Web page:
THE SHIPS FROM THE GIUDICATO
In the XIII century, the Roman ships were covered by silt consisting of pieces of broken stone, mostly deriving from Roman ruins as witnessed by column fragments, and reinforced with posts.
In this way, the shoreline was moved forward to go beyond the part rendered unfit for use by the Roman ships and reach deeper, unencumbered water.
Five wrecks have been found in this silt; smaller as compared to the Roman ones, they were already old vessels when they sank.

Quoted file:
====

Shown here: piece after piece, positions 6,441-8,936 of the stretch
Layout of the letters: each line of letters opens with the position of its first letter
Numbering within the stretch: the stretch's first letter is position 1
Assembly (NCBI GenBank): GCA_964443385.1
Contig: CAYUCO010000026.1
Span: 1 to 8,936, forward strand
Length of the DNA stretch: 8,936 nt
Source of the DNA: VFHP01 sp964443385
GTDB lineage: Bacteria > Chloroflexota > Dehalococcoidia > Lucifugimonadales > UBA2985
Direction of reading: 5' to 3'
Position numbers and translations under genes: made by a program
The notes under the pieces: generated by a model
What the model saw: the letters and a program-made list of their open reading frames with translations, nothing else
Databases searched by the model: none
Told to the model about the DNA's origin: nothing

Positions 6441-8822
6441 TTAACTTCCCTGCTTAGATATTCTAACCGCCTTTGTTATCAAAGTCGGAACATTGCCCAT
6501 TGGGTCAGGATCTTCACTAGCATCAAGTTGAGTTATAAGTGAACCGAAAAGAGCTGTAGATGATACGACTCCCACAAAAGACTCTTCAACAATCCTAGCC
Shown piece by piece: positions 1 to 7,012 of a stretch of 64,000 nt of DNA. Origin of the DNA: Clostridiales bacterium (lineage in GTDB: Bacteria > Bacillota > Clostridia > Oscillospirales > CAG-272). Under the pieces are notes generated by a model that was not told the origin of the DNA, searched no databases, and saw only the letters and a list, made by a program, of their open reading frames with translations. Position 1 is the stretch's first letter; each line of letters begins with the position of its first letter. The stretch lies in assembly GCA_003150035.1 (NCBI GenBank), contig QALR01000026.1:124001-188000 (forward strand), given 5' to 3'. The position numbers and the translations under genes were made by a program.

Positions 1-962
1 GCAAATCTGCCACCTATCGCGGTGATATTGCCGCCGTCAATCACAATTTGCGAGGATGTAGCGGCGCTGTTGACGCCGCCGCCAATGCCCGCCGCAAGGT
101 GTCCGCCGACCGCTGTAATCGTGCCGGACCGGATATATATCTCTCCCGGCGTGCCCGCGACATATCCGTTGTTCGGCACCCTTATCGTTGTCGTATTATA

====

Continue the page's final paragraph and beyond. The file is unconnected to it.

Of these ships from the Giudicato period, one sank following a fire, two were abandoned and two were used to cover the silt.
One of the ships utilized is remarkable: without a keel, it was 12 m long and 2.5 m wide and was thus very fast; it is extremely valuable in reconstructing the naval techniques of that time.
Among the countless finds relative to the medieval period, we note the Pisan and Ligurian goblets, Sicilian pottery, glass chalices and goblets and articles from Moslem cultures, testifying to the fact that Olbia was a thriving city.